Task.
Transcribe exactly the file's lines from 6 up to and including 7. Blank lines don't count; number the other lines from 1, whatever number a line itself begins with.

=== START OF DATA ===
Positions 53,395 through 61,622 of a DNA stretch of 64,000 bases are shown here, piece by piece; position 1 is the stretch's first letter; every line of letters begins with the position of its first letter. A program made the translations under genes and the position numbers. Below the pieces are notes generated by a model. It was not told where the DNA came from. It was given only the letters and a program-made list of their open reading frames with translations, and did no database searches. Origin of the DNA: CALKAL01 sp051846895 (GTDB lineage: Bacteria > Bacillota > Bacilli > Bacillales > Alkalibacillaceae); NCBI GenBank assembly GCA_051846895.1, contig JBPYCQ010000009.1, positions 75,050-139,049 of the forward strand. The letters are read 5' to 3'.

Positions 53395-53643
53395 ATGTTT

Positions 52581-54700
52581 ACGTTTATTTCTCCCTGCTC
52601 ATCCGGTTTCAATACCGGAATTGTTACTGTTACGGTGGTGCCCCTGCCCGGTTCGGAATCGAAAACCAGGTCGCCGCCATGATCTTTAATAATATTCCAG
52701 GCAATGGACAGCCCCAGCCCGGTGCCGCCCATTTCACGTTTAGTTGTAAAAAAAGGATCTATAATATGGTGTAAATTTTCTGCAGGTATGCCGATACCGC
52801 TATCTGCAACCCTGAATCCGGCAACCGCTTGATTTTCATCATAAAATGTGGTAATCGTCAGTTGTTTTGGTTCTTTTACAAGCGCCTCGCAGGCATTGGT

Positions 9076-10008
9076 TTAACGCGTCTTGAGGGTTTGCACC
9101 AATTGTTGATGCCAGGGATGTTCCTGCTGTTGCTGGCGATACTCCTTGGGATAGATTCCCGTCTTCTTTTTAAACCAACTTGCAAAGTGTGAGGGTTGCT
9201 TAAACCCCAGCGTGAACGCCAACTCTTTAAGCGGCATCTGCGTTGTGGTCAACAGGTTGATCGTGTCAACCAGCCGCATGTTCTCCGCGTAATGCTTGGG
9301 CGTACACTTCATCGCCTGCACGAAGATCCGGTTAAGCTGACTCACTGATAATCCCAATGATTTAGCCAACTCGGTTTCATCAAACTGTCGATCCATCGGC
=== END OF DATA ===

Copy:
52601 ATCCGGTTTCAATACCGGAATTGTTACTGTTACGGTGGTGCCCCTGCCCGGTTCGGAATCGAAAACCAGGTCGCCGCCATGATCTTTAATAATATTCCAG
52701 GCAATGGACAGCCCCAGCCCGGTGCCGCCCATTTCACGTTTAGTTGTAAAAAAAGGATCTATAATATGGTGTAAATTTTCTGCAGGTATGCCGATACCGC